Vegan Mushroom Pie With Melted Leeks & Herbs

November  8, 2021
5 Ratings
Photo by MJ Kroeger. Food stylist: Yossy Arefi. Prop stylist: Veronica Olson.
  • Prep time 15 minutes
  • Cook time 1 hour
  • Serves 4 to 6
Author Notes

For when you need a meatless main that even the most carnivorous will enjoy, I've got you with this pie. The secret is in the flavor-rich filling: Meaty mushrooms meld with mellow miso and savory herbs, then splash around with a bit of white wine and vegetable stock or unsweetened oat milk (dealer's choice, depending on whether you're looking for super-savory or creamy-cozy). The whole thing's then capped off with a sheet of slightly rolled puff pastry—if you're plant-based, make sure you look out for a vegan type like Pepperidge Farm's frozen puff—and baked till crispy on the top and richly stewy on the bottom.

If you'd like to make this and freeze it before the big meal, be my guest: You can fully bake it, then let it cool completely, wrap it well, and stick it in the freezer. Bake straight from frozen in a low oven (300°F for about 25 to 30 minutes should do the trick) with foil tented over the top so the pastry doesn't burn. Pre-made filling will also keep in the fridge for up two two days; bring it to room temperature and thin out with additional stock or oat milk as needed before transferring to your baking dish and sticking it all in the oven. —Brinda Ayer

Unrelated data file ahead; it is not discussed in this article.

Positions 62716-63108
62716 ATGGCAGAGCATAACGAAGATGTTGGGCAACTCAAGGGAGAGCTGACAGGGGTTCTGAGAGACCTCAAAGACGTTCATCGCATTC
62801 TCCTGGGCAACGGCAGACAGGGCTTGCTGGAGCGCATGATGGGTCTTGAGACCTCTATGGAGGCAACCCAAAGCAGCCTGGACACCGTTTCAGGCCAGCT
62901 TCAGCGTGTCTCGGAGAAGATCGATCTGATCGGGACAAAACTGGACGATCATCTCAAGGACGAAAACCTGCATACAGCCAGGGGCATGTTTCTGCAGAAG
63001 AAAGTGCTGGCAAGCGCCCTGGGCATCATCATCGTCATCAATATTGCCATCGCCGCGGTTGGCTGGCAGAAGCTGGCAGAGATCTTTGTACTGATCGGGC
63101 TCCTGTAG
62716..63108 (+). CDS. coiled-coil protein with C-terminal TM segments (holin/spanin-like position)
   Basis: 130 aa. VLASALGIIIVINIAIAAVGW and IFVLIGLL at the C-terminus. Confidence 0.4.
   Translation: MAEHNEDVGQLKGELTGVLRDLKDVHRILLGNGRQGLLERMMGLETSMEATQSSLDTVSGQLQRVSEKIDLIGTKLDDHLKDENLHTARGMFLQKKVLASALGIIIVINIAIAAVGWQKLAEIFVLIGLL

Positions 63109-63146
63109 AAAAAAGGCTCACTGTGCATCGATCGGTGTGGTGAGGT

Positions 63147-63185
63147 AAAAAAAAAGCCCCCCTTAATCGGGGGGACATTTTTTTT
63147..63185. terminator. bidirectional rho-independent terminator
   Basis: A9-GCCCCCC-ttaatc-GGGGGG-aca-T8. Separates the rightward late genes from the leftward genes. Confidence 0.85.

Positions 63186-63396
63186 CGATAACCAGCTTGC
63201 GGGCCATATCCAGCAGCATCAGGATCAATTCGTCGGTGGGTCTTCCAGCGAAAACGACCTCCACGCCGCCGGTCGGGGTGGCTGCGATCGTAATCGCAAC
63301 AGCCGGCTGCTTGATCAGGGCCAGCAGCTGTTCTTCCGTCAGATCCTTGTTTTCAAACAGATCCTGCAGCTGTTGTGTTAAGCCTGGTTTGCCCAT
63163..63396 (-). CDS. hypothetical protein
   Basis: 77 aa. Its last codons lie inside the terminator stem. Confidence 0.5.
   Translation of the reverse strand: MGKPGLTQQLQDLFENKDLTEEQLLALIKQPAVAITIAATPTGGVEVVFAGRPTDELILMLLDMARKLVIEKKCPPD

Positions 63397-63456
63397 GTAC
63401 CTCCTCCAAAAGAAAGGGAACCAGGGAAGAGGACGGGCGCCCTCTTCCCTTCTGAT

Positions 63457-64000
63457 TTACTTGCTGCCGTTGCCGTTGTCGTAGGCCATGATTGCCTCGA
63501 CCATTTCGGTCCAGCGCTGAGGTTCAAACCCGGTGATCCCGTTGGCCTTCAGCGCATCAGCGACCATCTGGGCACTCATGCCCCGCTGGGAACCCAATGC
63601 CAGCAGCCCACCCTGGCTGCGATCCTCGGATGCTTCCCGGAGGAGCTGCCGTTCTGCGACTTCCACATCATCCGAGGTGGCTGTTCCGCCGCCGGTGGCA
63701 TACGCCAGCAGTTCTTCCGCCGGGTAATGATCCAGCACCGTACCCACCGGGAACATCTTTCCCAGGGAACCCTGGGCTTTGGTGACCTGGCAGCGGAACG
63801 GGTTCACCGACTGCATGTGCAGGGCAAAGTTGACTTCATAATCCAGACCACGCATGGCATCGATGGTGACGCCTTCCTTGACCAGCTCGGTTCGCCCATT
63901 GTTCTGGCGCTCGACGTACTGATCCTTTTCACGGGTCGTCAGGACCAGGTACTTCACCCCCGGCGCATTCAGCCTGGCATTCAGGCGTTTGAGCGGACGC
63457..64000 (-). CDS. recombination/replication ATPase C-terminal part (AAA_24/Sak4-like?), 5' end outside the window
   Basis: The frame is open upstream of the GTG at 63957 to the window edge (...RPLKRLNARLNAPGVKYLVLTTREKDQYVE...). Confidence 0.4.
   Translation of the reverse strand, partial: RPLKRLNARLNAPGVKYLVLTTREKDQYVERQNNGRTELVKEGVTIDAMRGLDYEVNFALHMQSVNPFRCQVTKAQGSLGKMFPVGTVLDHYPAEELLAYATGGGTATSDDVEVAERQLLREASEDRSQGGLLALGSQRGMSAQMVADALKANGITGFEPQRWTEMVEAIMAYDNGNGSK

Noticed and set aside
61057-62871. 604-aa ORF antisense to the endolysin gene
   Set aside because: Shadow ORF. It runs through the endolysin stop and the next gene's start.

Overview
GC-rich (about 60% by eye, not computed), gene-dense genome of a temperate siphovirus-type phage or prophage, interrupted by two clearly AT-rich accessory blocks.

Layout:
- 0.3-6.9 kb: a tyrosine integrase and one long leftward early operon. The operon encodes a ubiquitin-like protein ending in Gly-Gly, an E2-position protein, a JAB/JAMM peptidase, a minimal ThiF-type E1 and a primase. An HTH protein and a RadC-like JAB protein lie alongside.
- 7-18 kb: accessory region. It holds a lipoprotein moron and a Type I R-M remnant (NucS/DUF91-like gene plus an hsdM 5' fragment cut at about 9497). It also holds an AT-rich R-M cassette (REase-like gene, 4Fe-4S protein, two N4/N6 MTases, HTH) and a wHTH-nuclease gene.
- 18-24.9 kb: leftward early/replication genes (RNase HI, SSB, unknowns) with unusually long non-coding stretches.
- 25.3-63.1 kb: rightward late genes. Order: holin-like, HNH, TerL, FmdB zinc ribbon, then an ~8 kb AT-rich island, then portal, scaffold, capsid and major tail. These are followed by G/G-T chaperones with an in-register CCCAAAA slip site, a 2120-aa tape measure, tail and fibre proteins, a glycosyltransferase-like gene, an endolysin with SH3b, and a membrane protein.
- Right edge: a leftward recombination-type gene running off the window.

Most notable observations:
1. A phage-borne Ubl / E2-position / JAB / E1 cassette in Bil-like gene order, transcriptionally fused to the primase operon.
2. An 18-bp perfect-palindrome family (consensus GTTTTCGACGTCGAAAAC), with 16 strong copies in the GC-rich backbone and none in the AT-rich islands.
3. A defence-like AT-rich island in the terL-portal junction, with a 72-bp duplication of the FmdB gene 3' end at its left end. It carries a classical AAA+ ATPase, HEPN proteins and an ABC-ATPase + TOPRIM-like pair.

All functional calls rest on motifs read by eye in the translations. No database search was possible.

What You'll Need
  • 4 tablespoons extra-virgin olive oil, divided
  • 2 large or 3 medium leeks, tough outer layers removed, halved lengthwise, washed very well and white and pale green parts sliced thinly
  • 1 pound mixed mushrooms, sliced (a mixture of shiitake, cremini, oyster, maitake, and trumpet would be excellent)
  • Kosher salt and freshly ground black pepper, to taste
  • 1 pinch red pepper flakes
  • 2 tablespoons vegan butter (substitute more olive oil if you don’t like or have this)
  • 2 cloves garlic, finely chopped
  • 5 to 6 sprigs thyme, leaves only
  • 5 5 to 6 sage leaves, thinly sliced into ribbons
  • 1 tablespoon white miso
  • 2 tablespoons all-purpose flour
  • 1/4 cup dry white wine, cider vinegar, or apple cider (hard or not)
  • 1 3/4 cups vegetable stock or plain unsweetened oat milk (for a richer texture), at room temperature
  • 2 tablespoons nutritional yeast (optional)
  • 1 sheet vegan puff pastry (like Pepperidge Farm), thawed
  • Aquafaba or melted vegan butter, for brushing